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The Next Picture Show: Screening Hong Kong
Posted Aug 12, 2003 Print Version     Page 1of 1

The Hong Kong Electronics show is not for the faint of heart. This show may not be as big as COMDEX, but it makes up for all that with the pressure of too many bodies and too much stuff in too little space. Surrounded by people squeezing down narrow aisles in between long rows of tiny booths hawking countless brightly colored plastic bits of "personal electronics" sporting the latest attempt to get profits back into electronic products is enough to cause some people to implode, but not me. I'm always on the lookout for new large-screen display products.

There were several types of large-screen products on display, things that can help you do creative work, shown at the Hong Kong Electronics show—and many of them were very cheap by INFOCOMM standards, too. But we're not talking about major brands here. For example, while wandering around the "Multimedia Products" area, I spied a beautiful 30-inch LCD monitor made by the Sevit Company of Seoul Korea ( All of their LCD monitors carried the never-before-seen "Neonas" brand. "

So, how much is that big LCD?" I asked. Typically, 30-inch, 1280x768 pixel LCD monitors carry a hefty price in the U.S. and I expected something similar. The booth attendant thought for a moment then said, "The price is too high, but we need $2800."

I wondered if I'd fallen into some kind of never-never land where the prices are all backwards. Then I instinctively reached for my wallet. Can I put one on my Mastercard? Unfortunately, no. The Hong Kong Electronics show is a wholesale event. The exhibitors aren't looking for walk-in customers, but for big distributors who will buy in large quantity. However, if I wanted to purchase 50 pieces then a deal could be made for $2800 each.

If you can buy beautiful 30-inch LCD monitors in bulk from Sevit (using the same LG LCD components as those sold under big brands) for only $2800, then why are they so expensive here? The top brands want big margins while the unknowns are willing to deal. Consider this a harbinger of things to come. Maybe next year, once the effects of the West Coast dock strike have ebbed and goods are flowing freely again, all of us can have inexpensive 30-inch monitors on our desks. Plus, given the way the sales people were asking for forgiveness about the $2800 price for 30-inch monitors, I expect to soon see them below $2000, wholesale FOB Asia. Wouldn't that be great?

There were plenty other cool items to be found at the Hong Kong Electronics show. In another room, I saw a nice-looking, 50-inch rear-screen set, made in China by the NPC for National Projection TV Company ( These sets sell for $800 in quantities of 500. For a 50-inch set that supposedly does 1250 TV lines, $800 is pretty amazing. I have no idea if they really can do it since the source material they were using as a demo was not up to the test, but still, such a deal. Get those dock workers back to work! I saw another direct-view CRT HDTV set in the more traditional 16:9 aspect (a lot of the high-resolution sets in China are 4:3) made by the Shenzhen SEG Hi-Tech Industrial Company ( This 29-inch set cost $900, but it comes complete with 15-pin analog RGB input connectors for use as a digital studio tool.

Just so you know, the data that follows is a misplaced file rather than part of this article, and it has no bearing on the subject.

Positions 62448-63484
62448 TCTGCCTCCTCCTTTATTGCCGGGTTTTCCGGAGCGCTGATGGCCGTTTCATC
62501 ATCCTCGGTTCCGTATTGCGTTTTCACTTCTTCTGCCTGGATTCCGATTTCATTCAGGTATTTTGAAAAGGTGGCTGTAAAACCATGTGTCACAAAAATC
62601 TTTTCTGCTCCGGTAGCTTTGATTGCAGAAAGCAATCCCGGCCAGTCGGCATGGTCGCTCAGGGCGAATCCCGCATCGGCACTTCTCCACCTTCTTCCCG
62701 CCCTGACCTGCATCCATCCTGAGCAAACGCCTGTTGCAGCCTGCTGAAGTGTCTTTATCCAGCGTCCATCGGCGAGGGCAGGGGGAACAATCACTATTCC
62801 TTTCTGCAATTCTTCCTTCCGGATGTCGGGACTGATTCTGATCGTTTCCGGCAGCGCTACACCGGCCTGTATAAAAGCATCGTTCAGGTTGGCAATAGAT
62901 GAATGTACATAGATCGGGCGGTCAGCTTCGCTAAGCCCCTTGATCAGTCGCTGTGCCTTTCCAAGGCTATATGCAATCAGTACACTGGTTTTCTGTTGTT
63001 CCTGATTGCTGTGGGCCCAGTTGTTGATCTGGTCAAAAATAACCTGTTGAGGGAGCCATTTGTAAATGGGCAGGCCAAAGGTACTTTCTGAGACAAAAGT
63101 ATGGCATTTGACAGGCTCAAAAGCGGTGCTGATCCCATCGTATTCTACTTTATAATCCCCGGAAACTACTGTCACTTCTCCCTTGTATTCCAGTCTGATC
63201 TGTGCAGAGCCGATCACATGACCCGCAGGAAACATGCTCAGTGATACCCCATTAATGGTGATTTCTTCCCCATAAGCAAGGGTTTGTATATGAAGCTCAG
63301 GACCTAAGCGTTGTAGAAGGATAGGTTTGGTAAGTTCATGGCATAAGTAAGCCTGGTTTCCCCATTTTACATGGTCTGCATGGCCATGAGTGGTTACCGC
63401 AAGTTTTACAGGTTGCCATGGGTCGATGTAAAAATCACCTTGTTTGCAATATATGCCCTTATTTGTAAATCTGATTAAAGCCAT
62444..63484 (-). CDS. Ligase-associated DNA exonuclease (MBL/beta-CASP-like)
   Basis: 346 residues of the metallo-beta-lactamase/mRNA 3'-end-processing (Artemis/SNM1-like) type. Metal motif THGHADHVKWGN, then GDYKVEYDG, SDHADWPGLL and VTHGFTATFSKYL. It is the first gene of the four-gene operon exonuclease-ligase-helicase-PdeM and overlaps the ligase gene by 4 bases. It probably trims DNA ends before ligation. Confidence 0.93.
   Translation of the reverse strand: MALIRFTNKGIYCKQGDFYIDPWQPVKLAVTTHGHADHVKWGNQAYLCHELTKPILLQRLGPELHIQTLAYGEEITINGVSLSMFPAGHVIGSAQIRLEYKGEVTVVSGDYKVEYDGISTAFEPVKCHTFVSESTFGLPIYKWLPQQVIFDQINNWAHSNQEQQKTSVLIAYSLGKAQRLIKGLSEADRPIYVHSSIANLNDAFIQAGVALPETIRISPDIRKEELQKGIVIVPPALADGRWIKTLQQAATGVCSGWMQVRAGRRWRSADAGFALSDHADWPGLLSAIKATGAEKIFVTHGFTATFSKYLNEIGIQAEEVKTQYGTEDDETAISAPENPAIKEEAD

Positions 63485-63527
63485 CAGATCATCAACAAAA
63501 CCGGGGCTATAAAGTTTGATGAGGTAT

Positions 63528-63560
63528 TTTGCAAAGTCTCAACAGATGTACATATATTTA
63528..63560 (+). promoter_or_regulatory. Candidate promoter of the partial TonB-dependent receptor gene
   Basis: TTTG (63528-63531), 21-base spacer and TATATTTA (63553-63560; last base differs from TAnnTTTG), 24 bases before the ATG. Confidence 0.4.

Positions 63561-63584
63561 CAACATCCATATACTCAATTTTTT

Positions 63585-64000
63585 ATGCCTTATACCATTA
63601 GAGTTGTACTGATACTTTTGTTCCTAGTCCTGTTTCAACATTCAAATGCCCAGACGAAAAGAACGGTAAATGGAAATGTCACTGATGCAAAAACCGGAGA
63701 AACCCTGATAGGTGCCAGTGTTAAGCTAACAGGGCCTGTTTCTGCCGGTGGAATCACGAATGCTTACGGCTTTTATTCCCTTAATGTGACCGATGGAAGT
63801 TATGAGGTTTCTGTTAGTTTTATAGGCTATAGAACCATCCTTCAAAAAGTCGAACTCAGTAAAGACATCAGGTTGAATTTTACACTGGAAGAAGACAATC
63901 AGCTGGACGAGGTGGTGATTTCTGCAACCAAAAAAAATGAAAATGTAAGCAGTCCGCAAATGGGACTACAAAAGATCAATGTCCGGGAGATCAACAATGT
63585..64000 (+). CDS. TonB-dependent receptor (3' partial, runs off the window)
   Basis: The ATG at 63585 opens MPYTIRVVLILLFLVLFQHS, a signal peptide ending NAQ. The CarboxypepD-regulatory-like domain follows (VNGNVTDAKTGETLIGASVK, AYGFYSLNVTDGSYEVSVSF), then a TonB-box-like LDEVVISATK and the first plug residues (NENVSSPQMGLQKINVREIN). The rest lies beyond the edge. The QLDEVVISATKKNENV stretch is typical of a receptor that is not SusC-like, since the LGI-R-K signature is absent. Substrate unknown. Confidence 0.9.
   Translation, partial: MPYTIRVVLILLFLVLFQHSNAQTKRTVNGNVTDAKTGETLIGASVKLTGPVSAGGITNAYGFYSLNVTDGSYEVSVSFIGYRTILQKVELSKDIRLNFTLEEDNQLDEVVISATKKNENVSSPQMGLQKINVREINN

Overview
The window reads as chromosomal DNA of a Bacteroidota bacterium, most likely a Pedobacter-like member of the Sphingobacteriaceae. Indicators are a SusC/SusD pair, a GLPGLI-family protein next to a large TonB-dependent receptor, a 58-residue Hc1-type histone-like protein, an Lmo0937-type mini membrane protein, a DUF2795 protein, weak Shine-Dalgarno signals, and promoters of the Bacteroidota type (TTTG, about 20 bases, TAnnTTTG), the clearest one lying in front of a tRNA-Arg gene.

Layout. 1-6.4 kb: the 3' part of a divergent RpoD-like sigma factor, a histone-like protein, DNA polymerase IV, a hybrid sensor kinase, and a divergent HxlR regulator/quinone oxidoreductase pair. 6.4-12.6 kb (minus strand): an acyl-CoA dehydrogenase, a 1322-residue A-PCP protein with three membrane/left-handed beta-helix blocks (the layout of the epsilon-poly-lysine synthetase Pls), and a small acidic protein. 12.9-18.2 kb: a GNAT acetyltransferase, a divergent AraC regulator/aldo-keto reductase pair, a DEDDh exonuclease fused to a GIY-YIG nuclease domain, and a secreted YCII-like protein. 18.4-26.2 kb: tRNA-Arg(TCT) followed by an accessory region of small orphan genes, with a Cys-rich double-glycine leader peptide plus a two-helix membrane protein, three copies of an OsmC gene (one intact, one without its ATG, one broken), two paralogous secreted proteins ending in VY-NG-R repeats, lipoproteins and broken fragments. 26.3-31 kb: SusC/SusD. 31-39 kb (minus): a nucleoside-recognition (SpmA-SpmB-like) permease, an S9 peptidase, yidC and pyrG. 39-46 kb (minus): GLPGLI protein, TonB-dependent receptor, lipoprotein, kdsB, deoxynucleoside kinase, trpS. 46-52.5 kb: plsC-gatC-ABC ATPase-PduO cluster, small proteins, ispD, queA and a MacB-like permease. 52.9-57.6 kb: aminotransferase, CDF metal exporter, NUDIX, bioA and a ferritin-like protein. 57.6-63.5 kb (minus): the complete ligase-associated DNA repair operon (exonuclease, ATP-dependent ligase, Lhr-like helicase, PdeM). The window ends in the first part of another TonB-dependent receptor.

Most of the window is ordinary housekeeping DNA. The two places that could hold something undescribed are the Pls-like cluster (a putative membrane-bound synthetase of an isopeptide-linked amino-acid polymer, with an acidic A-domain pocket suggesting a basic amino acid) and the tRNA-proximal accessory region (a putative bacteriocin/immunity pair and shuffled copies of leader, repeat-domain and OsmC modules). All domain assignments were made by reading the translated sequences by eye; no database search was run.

If those Korean 30-inch LCDs came down to $1000, no one would look twice at a direct-view CRT, would they? In the meantime, what about LCOS? At Shanghai INFOCOMM, a lot of people were proudly showing off rear-screen projection sets using reflective Liquid Crystal on Silicon (LCOS) chips made in Taiwan. I had assumed that I'd find lots of LCOS TVs in Hong Kong, but I didn't. I only saw two sets and they were both made by the same "partners."

Both the TCL Company ( and the TeamWay Company were showing off a 43-inch and a 52-inch 4:3 rear-screen set using the Polar Lights brand. The TCL people said that their dealer price for the 52-inch model was $2750 and the 43-inch model was priced at $2660. Not much incentive to buy smaller, is there? But that's the way it is with rear-screen technology—most of the cost is in the optical engine and lenses. There's no real savings to fit a slightly smaller screen onto the same basic projector.

How about the LCOS image quality? I could see lots of noise and grayscale problems. However, manufacturers expect the average buyer to overlook those problems. Then again what would the "average" user do with the DVI interface on the RPT5212 set that supports UXGA, 1600x1200 inputs? Not sure, but those who can use the resolution may complain about the picture.

Speaking of which, another Shanghai company—the SVA Group ( was showing their HDRTV5008—another 50-inch, 4:3 HDTV set based upon one of TI's DLP chipsets. I don't think that this set uses TI's latest HDTV chipset, since their advertised "native resolution" is only 1024x768 XGA, and the contrast was low. But just like TCL's Polar Light spec, SVA's HDRTV also supports 1600x1200 pixel PC inputs. And their price is even better—only $2400. In terms of image quality, I'd have to say that the 50-inch rear-screen DLP set looked better than the 52-inch rear-screen LCOS. Even if the DLP set was down on contrast, it didn't have all that funny stuff going on with its grayscale that the LCOS sets had. The DLP set was not perfect either. It still had some weird DLP action in its images, but it looked better than the LCOS sets did. Just imagine what your studio life would be like if you could choose between a big LCD with photo-perfect image quality or a 50-inch rear-screen set for the same price? If the Hong Kong Electronics show is any indication, those days are coming.

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